Costigan said many sites since the Black Friday and Blue Monday cases have switched their sites to European domain names to elude seizure by U.S. authorities and continue to operate. For that reason, he said, the indictment against Bodog is unlikely to have a major impact. He noted that cash wasn't seized.

"When they hear money has been seized, then they start to freak out. That's not the situation here, nor is it the situation that their current domains are no longer operational," he said.

But John Warren Kindt, a business professor at the University of Illinois at Urbana-Champaign, said such crackdowns could scare bettors.

Such sites have been "operating on the fringe for years, trying to find gray areas and legal loopholes," Kindt said. "The fact that [the government] is slamming down hard on several at one time is their way of getting the message to the public that gambling on the Internet is a federal crime."

Kindt warned online players that their risk isn't over when they leave the virtual betting table. "It's legally prohibited, but practically foolish" to gamble with sites that aren't regulated, Kindt said.

Gambling sites have gotten away with conducting business in foreign countries and using foreign banks to process transactions for American bettors. But as the industry exploded, many companies have turned to domestic payment processors or set up fictitious companies.

Federal investigators started an account with Bodog six years ago and began placing online bets. Authorities tracked the payments and gained a cooperating witness who told investigators that Bodog made "$250,000 to millions per day on sports bookmaking alone" and had hundreds of employees in Costa Rica and Canada.

In 2008, Maryland IRS investigators seized funds from the bank accounts of three payment processing companies suspected of handling money for Bodog — Georgia companies JBL Services and Transactions Solutions, and the California-based company, court records show.

Two men connected to those companies, Edward Courdy of, and Michael Garone of JBL Services, were charged with money laundering in 2008, the Baltimore City Paper reported, and authorities seized more than $23 million. While Courdy's case is no longer publicly available in the federal court database, records show Garone pleaded guilty to processing at least $7.9 million in payments for Bodog in 2008.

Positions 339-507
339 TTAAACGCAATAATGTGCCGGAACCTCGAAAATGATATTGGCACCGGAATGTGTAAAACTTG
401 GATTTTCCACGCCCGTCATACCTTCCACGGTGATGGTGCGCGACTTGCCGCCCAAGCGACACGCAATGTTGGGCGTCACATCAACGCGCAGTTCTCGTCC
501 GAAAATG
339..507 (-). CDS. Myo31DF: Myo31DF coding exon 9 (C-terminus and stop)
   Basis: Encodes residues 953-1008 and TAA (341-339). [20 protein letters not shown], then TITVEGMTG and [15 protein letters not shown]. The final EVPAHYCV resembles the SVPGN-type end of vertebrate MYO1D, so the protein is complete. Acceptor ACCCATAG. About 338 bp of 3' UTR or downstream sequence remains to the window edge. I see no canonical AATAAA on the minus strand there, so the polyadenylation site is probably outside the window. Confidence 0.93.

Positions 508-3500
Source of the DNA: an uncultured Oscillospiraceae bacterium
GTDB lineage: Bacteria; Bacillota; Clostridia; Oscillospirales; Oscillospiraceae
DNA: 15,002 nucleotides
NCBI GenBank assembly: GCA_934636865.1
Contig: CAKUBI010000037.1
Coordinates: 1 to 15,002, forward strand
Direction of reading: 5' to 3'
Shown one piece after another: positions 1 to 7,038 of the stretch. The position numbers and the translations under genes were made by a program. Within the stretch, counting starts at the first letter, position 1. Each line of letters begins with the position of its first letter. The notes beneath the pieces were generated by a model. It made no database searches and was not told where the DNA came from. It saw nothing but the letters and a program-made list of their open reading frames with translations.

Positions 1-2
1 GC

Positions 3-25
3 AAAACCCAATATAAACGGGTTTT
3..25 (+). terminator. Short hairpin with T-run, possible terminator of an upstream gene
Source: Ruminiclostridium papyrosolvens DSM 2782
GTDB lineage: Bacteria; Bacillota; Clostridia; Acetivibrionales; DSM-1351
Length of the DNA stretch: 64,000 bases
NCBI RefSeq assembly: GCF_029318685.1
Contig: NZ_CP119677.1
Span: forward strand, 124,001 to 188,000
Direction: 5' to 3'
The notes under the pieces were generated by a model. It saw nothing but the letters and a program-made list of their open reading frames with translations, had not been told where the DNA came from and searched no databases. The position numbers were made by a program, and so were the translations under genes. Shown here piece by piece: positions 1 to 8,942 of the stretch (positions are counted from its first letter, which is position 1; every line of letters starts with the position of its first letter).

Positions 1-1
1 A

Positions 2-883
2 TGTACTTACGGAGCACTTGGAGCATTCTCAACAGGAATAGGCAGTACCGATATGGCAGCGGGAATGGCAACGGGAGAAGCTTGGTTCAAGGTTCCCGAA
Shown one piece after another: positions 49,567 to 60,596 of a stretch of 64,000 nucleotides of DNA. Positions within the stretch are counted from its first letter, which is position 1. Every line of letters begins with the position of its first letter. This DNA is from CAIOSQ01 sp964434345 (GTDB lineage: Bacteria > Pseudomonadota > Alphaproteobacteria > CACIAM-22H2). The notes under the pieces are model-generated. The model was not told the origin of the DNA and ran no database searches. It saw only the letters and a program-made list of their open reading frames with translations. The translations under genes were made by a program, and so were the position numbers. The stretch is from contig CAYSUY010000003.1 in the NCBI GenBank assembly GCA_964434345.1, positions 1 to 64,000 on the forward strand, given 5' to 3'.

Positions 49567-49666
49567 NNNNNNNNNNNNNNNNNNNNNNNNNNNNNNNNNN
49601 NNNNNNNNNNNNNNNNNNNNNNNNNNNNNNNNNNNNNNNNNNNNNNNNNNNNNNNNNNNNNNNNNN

Garone's case remained under seal for more than two years because prosecutors said information provided by Garone was being used in investigations in New York and California, and because he was expected to testify at an undisclosed trial in New York. Garone received a year of probation, records show.

The indictment handed up by the grand jury against Ayre was filed by R. Scott Gunn, an Anne Arundel County detective and task force officer with the Homeland Security Investigations. The brief document says an undercover officer set up an account with a company called Ewalletxpress, which Bodog offered as one of its primary deposit methods.

The officer placed bets on, most recently last month, and was able to receive winnings by check, through a bank account in Maryland, and by cash, through Western Union.

Ewalletxpress shut down in November, first citing technical issues, according to Poker News Daily. Later, the company told merchants that it would not be able to continue service "due to a federal warrant issued to seize our funds."

In 2006, when Forbes profiled Ayre, he said his company was handling $7.3 billion in wagers, triple the volume of 2004. While 95 percent of his sales come from the United States, all of his assets were in Bodog's name, and he said he paid no income taxes in Costa Rica, where he lived.

His analysis of gambling laws at that time: "We run a business that can't actually be described as gambling in each country we operate in. But when you add it all together, it's Internet gambling."

Also charged with Ayre are three Canadian men described as operators of the site: Jason Philip, 58, and David Ferguson and Derrick Maloney, whose ages were not given. If convicted, each could receive up to 20 years in prison on the money laundering charge and five years on the illegal gambling count. faces a maximum fine of $500,000 on each of the two counts. Initial appearances have not been scheduled, and it was unclear whether Ayre would turn himself in. Rosenstein said his office would "pursue all legal remedies to ensure the defendants are called to stand trial for the allegations."

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